More on Why I’m Moving to Japan

Buddha

It was scary, I won’t lie, making the decision to move to the other side of the world, but something more powerful than fear was pushing me. The simple explanation is that it was the need to know something different. The inquisitive nature of the human mind hounded me, telling me it was time to move out of the small pond and explore. I’ve lived a good life: there was always food on the table and clothes on my back, my parents are still happily married, I breezed through school and got a job right after graduating University — I will be the first to admit that I’m somewhat sheltered. Not that that’s a bad thing. I’m eternally grateful

to my parents for keeping me far away from a future that involved anything emo, a home with wheels, or drugs that start with “P”.

For the more complicated explanation I’ll have to get a little bit into my religious beliefs. I believe in a creator/higher power/natural force, which I have been taught to refer to as “God”. I believe that human beings, as expressions of that divine power have the same ability to create. To me, it’s nothing mystical, I’m just learning to tap into my God-given talent to plan and build the exact life I want to live, and that’s where I got the confidence to move. After all if the Almighty, the Alpha and the Omega, the ultimate Grand Poobah, the CEO of Earth Incorporated, if that unstoppable force of creation is on my side, what the hell is there to be afraid of right?

What it comes down to is that this move to Japan is a way to get out of my comfort zone, to grow mentally but also spiritually. I want to be fully self-aware, and there’s a lot one can learn about themselves and about human nature by being the outsider.  Japan, still so notoriously homogeneous (I think something like 98% of the population is Japanese), will give me that perspective. It might seem strange that I want to put myself in such an uncomfortable position,  but if I can do this, if I can survive and thrive in Japan — a country that fascinates the West because it’s just so different — I’ll gain something no amount of money can buy: the confidence to do Big Things. The kinds of things most people may consider doing, but for one reason or another never follow through on. I don’t know where life will take me after Japan, but whatever comes next, I’ll be well prepared to meet it.

Oh, and for you other expats in Japan, what were your reasons for making the move?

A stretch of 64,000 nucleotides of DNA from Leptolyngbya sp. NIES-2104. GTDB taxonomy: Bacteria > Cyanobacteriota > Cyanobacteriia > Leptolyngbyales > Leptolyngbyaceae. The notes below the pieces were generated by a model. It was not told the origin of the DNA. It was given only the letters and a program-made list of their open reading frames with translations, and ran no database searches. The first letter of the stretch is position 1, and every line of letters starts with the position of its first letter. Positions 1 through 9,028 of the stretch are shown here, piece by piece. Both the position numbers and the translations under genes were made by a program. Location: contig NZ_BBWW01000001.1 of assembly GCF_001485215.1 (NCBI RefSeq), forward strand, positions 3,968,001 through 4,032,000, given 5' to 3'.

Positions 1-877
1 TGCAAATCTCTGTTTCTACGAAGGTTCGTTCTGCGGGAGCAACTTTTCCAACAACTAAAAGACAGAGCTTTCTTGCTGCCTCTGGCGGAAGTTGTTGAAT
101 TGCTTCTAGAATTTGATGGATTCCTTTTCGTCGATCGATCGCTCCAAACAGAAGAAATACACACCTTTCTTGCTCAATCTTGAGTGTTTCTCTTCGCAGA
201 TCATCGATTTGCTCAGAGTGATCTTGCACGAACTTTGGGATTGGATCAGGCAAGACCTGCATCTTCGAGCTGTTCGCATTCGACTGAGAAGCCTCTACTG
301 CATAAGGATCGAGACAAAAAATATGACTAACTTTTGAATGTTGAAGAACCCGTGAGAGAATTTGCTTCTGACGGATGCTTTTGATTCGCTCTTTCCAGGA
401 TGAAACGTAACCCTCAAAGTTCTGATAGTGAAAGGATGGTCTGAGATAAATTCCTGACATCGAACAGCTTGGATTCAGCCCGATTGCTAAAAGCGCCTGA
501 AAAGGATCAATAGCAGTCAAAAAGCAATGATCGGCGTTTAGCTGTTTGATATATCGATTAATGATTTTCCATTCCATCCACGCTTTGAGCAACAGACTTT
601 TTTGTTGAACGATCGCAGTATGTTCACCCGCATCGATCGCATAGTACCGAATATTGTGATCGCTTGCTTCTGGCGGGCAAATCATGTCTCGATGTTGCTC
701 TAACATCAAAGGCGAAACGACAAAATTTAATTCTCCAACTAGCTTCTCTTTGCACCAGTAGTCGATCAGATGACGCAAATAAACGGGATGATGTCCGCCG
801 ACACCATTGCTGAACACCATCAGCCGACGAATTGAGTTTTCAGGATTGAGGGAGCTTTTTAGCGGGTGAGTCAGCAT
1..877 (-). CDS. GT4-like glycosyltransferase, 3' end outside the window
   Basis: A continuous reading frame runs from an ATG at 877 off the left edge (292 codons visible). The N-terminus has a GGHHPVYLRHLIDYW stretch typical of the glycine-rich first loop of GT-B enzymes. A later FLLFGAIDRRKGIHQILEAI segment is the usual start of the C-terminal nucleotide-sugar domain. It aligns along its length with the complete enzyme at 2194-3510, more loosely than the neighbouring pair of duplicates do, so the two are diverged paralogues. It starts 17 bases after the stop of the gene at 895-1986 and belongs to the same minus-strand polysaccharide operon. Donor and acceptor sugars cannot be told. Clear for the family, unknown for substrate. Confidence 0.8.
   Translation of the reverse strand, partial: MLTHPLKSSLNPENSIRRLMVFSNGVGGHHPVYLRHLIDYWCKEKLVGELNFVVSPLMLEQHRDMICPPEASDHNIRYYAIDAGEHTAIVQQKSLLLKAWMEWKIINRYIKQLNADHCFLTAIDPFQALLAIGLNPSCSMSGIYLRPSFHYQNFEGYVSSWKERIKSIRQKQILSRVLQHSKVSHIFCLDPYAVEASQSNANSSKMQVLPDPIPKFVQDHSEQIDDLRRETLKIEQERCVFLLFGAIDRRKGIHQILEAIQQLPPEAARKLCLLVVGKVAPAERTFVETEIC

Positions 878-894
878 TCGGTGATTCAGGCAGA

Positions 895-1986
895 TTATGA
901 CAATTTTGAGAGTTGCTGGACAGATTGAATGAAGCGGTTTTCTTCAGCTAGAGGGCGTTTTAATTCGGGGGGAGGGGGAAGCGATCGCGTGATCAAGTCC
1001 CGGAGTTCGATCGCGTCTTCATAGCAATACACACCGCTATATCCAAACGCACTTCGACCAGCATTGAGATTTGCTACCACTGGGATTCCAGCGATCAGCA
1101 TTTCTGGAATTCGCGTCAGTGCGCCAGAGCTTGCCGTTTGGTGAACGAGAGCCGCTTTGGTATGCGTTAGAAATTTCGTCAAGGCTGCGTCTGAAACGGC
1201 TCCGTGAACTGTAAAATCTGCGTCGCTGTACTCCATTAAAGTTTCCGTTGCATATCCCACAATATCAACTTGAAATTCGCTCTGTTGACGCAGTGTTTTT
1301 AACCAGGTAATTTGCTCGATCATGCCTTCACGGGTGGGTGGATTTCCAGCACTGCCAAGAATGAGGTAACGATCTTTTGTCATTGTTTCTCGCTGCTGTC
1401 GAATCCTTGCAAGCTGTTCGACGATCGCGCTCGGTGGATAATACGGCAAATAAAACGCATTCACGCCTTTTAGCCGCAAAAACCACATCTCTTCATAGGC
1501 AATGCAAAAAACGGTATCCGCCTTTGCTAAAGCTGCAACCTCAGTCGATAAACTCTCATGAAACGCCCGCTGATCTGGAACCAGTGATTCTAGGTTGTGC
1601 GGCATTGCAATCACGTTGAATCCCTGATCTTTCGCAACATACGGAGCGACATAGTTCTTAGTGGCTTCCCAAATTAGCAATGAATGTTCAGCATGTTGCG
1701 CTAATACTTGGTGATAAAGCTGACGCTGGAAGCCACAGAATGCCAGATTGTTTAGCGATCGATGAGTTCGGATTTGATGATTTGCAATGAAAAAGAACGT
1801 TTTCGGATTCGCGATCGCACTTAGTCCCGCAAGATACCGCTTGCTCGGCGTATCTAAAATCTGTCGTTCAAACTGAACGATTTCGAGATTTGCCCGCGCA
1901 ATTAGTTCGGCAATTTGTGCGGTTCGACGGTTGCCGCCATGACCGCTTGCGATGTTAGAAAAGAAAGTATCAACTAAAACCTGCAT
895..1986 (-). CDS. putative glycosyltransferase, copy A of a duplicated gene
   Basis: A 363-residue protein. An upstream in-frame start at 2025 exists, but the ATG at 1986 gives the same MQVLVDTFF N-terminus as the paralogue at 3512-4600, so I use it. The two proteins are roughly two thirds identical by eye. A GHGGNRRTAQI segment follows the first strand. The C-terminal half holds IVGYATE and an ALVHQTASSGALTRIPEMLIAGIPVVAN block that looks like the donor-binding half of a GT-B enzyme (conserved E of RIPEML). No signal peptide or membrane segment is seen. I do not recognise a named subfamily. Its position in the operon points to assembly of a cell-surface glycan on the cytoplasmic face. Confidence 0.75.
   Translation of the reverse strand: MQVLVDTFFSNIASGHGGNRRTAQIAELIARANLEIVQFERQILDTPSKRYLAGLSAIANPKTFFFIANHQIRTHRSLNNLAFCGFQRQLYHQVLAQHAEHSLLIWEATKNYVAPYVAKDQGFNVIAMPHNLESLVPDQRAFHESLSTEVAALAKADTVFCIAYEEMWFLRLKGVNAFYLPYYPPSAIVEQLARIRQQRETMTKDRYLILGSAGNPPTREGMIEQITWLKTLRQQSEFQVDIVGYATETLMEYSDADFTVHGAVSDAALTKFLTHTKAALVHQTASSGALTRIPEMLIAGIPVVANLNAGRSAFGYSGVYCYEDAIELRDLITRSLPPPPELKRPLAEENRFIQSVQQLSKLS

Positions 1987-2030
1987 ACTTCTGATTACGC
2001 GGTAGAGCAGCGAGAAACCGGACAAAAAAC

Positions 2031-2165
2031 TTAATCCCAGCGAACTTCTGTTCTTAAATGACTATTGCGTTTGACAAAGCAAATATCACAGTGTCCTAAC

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15 Responses to More on Why I’m Moving to Japan

  1. Pingback: Japundit

  2. Good reasons.

    Mine? Mr Miyagi.

    More seriously (there was Voltron too, after all), I have always loved Japanese history and religious culture. In college, I was into philosophy (tho I majored in Comp Sci… go figure. Actually, I’ve been told by people smarter than me that Comp Sci is a branch of philosophy). Alan Watts fascinated me, and that led me to study zen. The opportunity came up and I couldn’t resist. Glad I did.

    I grew up in a middle-class, multi-culture environment, so I was sheltered as well. It was strange: I’m Italian, and I was surrounded by kids of every race around the world. I say strange because even tho it seemed normal at the time, as I look back, it’s hard to believe that existed in Indiana of all places (in the bible belt). I honestly didn’t even know what racism was till I entered high school, which was outside of my little bubble, located in the inner-city. Being exposed to reality was a bit of a shock. I suppose coming to Japan was also a way of being even more independent in a way and putting the sheltered, mr rogers world, behind me. I’m grateful for my parents’ intentions, make no mistake, but a time comes when you have to gain new experience.

    • Amanda says:

      I’m glad you don’t regret your move to Japan — not that I think I will. I have been researching and researching for months now and found all kinds of expat groups, and I’m already making aquaintances in Japan through this blog (the internet is a wonderful thing.) So I’m not too worried about being alone. I’m also intrigued by the principles behind Zen, what little I know anyway. I like the introspective nature of it.